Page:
Richmond County sheriff's deputies are trying to figure out where more than 20 tons of fertilizer from an Augusta manufacturer has gone, officials said Thursday.
Sheriff's Investigator Robin Ashmore said the case involving about 24 tons of solid ammonium sulfate from DSM Chemicals is being treated as a theft.
According to the sheriff's office, a tractor-trailer from a company identified as Dollar Trucking Co., driven by a man listed as Floyd Mauldina, came to DSM on Columbia Nitrogen Road on Tuesday.
Lisa Kirby, a spokeswoman for DSM Chemicals in Augusta, said the driver was asked to sign a log sheet and provide his driver's license number and a pickup number.
During checkout, officials at DSM noticed that the order was due to be shipped out from DSM's warehouse in Greenville, Ohio. But the number was valid, so the trucker was allowed to leave the facility, Ms. Kirby said.
Officials at DSM became concerned about the discrepancies and called the sheriff's office.
The U.S. Department of Transportation's online records list five companies registered under the name Dollar Trucking.
Though at least one listing has a similarly named company registered in Wrightsville, Ga., Dollar Trucking is not registered under the Georgia Motor Trucking Association, according to Ed Crowell, of the association.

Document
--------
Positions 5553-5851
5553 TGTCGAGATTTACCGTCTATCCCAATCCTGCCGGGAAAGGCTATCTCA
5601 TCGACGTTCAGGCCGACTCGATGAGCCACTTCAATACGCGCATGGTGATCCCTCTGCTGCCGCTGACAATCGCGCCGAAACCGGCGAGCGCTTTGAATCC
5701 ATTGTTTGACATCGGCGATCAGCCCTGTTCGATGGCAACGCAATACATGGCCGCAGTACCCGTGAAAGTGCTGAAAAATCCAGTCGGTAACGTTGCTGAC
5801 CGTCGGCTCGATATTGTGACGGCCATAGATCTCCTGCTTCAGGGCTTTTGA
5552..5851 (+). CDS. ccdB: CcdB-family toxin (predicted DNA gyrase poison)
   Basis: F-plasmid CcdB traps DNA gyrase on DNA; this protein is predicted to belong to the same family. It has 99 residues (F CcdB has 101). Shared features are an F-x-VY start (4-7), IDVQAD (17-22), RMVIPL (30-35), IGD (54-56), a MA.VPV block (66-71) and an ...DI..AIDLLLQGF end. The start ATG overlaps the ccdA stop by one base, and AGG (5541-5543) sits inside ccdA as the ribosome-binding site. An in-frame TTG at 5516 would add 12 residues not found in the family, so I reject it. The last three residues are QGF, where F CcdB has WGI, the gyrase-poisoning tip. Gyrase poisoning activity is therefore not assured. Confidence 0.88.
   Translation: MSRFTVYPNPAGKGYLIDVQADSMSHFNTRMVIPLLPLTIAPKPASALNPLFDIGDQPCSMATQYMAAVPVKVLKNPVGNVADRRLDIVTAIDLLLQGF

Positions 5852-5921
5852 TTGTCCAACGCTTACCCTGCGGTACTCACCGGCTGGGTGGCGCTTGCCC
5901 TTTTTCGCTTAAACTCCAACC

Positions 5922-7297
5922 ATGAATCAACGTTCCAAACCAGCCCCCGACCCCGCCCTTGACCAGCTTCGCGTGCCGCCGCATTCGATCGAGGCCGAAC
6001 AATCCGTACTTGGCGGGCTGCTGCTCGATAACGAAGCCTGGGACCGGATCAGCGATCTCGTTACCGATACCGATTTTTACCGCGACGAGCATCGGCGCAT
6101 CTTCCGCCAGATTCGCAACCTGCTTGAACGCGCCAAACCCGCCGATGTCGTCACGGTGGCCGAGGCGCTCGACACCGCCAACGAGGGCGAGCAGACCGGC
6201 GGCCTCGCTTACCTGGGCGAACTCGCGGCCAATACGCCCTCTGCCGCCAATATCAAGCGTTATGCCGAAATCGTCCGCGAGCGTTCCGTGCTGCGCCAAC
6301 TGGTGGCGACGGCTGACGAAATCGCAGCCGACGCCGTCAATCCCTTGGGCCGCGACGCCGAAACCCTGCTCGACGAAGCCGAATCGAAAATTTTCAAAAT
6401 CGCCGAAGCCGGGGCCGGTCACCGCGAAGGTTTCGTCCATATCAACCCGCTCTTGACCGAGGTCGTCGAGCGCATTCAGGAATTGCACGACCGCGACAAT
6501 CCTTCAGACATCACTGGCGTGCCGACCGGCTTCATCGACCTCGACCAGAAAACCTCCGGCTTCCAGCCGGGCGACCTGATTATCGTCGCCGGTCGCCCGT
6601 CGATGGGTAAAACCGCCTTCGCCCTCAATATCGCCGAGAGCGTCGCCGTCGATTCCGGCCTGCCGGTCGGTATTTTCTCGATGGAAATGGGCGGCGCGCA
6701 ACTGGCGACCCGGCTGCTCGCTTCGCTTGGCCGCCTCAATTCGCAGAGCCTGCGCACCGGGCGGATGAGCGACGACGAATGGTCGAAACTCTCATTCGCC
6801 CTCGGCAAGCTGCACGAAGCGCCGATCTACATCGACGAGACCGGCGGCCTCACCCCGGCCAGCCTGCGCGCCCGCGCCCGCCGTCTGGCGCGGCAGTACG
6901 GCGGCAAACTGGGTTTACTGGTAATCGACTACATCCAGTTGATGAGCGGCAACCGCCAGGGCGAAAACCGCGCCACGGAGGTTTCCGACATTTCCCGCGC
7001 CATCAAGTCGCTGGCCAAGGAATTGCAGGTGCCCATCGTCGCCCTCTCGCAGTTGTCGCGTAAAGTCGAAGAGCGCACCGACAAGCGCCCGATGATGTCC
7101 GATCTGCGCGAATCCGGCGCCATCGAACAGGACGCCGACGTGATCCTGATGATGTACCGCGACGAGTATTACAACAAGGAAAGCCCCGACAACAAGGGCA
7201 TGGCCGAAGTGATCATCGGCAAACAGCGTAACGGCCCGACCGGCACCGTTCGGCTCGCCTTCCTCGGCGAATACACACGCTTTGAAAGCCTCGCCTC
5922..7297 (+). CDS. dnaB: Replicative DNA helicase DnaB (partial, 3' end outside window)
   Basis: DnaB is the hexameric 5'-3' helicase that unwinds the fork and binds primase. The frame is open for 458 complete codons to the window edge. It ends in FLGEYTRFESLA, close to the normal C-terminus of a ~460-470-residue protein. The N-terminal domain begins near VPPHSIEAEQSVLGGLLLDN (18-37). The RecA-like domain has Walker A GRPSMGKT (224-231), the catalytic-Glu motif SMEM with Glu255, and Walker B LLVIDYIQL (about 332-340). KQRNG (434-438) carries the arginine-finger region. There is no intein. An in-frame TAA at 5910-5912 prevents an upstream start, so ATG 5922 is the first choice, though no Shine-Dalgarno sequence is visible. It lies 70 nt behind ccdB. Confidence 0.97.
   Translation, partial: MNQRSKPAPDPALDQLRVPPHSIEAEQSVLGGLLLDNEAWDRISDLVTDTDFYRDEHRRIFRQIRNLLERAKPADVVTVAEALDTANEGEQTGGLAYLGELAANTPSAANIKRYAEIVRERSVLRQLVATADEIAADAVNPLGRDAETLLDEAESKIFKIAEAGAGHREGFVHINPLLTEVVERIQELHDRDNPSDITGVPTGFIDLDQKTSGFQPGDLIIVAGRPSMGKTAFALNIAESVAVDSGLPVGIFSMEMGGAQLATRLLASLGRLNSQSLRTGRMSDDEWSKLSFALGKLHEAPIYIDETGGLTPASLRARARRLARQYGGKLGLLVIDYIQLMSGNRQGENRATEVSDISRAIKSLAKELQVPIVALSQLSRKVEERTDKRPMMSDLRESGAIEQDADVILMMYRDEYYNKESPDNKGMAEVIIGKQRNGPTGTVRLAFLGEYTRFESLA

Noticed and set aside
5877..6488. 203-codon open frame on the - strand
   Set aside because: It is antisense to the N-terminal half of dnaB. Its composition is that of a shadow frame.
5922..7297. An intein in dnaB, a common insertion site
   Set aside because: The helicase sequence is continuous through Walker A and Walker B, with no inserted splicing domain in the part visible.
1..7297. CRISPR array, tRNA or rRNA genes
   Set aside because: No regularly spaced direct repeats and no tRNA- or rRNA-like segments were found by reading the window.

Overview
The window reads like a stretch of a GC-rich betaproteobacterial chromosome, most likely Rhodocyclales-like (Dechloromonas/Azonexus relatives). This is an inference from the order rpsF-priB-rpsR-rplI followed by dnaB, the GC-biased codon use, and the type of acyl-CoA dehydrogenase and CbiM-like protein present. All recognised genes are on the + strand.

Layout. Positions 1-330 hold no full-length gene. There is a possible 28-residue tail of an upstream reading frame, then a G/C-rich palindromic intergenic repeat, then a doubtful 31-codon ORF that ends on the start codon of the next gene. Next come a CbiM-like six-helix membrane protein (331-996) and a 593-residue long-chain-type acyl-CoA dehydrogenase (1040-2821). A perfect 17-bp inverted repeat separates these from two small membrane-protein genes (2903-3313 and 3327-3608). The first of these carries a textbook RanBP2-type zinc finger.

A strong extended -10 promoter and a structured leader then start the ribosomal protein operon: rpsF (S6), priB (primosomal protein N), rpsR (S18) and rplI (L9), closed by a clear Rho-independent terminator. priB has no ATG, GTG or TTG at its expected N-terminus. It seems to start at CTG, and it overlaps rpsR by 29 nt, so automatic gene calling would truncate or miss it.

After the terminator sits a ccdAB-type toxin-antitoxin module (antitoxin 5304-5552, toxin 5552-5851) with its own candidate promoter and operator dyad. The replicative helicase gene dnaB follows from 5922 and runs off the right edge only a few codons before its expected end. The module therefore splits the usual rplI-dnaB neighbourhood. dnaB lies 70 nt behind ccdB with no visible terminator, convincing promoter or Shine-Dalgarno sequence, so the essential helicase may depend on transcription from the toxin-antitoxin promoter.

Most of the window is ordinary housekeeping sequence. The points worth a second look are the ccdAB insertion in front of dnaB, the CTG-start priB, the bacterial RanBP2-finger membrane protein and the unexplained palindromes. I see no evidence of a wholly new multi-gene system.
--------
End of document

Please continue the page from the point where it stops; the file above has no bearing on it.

Unlike ammonium nitrate fertilizer, which was used in the Oklahoma City bombing, Ms. Kirby said ammonium sulfate by itself is not explosive. Sheriff's Capt. P.A. Williams, the head of the county's bomb squad, said mixing ammonium sulfate with any oil-based liquid makes it "subject to flame up."
But "it's not the sort of thing you would use for making bombs," said Dr. Stephanie Myers, an associate professor of chemistry at Augusta State University. "In and of itself, it's not dangerous.
"The only dastardly thing I can think of off the top of my head is to add base, make ammonia and then use the ammonia to make methamphetamines," she said.
Sheriff's Lt. C.A. Tony Walden said his agency notified the U.S. Department of Homeland Security and the FBI.
Homeland Security and FBI officials did not return repeated telephone calls.
Staff Writers Dena Levitz and Tom Corwin contributed to this article.
Reach Jeremy Craig at (706) 823-3409 or email@example.com.